Low-level HIV replication versus latency: identifying the source of viral rebounds during treatment interruption

Richard Jefferys, TAG

In HIV research, there is a persistent and vigorous debate around the question of whether or not viral replication persists in the face of successful antiretroviral therapy. During a plenary session at the International AIDS Conference in Mexico City in August 2008, Bob Siliciano made a compelling argument that, in most cases, antiretroviral therapy completely shuts down virus production. [1]

Now, a paper in PNAS provides additional support for this view. [2]

Beda Joos and colleagues evaluated a staggering 1,753 genetic sequences from the envelope region of HIV, sampled over the course of a treatment interruption trial known as SSITT (Swiss-Spanish Intermittent Treatment Trial). The study design involved a series of two-week treatment breaks followed by a prolonged interruption (therapy was subsequently reinitiated according to the CD4 and viral load thresholds used in current treatment guidelines).

The researchers used the sequence data to plot the relationships between the different viruses, using a technique called phylogenetic analyses. For each study participant analysed, the sequences were used to define “the most recent common ancestor” (MRCA), which is an approximation of the ancestral virus sequence from which all the others derived. Viruses that appeared during treatment interruptions (TIs) were then compared to the MRCA, to see if the sequences suggested that there had been ongoing replication and evolution while the study participants were on ART. The results showed that the rebounding viruses during TI were actually more distant from the MRCA than the viruses detected when the participants first entered the study. The researchers conclude: “the striking lack of a temporal relationship between rebounding virus and pretreatment viruses strongly suggests that rebounding virus originates from reactivated, latently infected cells rather than from a cellular pool or compartment engaged in low-level replication.”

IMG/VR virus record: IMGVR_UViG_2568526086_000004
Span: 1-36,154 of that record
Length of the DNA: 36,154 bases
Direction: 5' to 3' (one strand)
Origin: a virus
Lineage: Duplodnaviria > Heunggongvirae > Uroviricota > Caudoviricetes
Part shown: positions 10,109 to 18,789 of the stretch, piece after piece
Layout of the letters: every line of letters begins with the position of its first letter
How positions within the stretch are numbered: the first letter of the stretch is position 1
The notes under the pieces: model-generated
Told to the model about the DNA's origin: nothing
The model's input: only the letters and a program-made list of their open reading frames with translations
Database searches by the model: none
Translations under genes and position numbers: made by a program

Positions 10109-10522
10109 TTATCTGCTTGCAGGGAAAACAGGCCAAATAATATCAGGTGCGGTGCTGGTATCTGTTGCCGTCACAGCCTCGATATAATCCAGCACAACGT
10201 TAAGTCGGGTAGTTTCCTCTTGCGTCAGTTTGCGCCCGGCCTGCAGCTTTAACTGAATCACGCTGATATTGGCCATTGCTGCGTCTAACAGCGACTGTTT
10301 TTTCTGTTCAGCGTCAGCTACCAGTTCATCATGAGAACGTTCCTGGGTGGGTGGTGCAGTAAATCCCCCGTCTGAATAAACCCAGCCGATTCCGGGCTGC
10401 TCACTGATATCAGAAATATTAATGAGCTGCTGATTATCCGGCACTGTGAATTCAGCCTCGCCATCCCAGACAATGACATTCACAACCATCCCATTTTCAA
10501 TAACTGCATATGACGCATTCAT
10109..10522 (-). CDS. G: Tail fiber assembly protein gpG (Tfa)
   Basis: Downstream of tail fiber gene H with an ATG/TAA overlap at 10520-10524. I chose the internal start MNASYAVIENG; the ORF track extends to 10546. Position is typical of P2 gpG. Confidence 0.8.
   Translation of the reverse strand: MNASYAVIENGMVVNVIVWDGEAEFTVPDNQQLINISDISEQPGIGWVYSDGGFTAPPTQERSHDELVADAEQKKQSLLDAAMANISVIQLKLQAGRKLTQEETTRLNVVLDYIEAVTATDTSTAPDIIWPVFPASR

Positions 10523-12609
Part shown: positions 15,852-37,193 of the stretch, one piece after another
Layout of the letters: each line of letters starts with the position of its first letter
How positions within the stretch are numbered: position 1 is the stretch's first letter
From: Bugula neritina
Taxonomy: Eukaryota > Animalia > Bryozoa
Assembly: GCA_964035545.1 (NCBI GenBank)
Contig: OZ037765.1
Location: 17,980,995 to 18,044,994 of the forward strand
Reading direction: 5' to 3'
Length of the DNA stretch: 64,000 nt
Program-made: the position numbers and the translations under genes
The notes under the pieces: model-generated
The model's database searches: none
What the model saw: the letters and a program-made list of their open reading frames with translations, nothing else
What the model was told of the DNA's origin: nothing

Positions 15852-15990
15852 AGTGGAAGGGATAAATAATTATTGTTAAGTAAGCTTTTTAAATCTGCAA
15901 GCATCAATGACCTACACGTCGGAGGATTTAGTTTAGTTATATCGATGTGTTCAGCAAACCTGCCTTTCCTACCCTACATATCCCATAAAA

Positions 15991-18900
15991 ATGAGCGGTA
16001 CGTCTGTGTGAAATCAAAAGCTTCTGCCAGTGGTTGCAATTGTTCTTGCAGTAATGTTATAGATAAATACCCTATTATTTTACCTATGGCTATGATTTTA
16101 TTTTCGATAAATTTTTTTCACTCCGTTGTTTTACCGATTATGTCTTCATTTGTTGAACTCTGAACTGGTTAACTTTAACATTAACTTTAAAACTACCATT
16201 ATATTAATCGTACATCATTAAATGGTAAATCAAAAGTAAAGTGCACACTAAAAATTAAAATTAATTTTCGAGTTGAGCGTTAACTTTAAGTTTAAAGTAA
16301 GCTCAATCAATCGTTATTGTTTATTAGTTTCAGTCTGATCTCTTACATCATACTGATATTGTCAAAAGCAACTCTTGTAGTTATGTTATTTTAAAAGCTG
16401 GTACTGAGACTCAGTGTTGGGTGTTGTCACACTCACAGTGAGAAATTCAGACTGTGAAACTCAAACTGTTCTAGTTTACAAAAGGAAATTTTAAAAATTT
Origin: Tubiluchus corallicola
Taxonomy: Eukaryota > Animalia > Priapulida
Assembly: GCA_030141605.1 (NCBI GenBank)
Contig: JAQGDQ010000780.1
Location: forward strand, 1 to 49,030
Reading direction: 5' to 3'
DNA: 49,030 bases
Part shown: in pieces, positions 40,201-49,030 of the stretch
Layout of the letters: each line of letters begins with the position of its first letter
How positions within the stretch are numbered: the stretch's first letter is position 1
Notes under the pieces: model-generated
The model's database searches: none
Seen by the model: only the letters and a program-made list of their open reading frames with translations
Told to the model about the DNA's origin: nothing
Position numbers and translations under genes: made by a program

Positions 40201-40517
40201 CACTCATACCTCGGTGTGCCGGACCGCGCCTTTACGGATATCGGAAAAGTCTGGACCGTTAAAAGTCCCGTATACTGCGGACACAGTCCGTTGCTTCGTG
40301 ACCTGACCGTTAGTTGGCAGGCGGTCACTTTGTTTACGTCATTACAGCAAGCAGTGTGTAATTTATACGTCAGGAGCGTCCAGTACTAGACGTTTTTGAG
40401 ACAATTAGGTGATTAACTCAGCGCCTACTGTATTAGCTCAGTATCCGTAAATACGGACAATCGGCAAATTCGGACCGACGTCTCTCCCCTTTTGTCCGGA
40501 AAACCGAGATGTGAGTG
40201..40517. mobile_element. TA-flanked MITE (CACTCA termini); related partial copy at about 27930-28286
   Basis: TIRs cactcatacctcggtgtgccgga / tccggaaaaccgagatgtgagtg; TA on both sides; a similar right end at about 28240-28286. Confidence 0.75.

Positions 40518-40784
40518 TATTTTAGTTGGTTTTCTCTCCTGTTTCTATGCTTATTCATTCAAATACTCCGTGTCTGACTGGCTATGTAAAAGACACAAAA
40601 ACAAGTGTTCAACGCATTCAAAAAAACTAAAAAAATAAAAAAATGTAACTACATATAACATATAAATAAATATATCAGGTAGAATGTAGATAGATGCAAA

Source: TAG Basic Science web log (20.11.08)


  1. SilicianoR. HIV Persistence on Patients on HAART: Re-Evaluating Prospects for Eradication. Plenary lecture WEPL01. XVII International Siliciano R. XVII International HIV Persistence on Patients on HAART:: Evaluating Prospects for Eradication. Plenary lecture WEPL01. XVII International AIDS Conference, 3-8 August 2008, Mexico City.
  2. Joos B et al. HIV rebounds from latently infected cells, rather than from continuing low-level replication. PNAS October 28, 2008 vol. 105 no. 43 16725-16730. Published online before print October 20, 2008, doi:: 10.1073/pnas.0804192105


Although this paper and the blog summary was published at the end of last year this is one of the most important, yet least appreciated, aspect of treatment, so data from another study is very helpful.

Although not reported in these studies, it also implies that HIV isn’t being seeded from CNS or genital compartments – ie for most people it may also be controlled in these sites.

Links to other websites are current at date of posting but not maintained.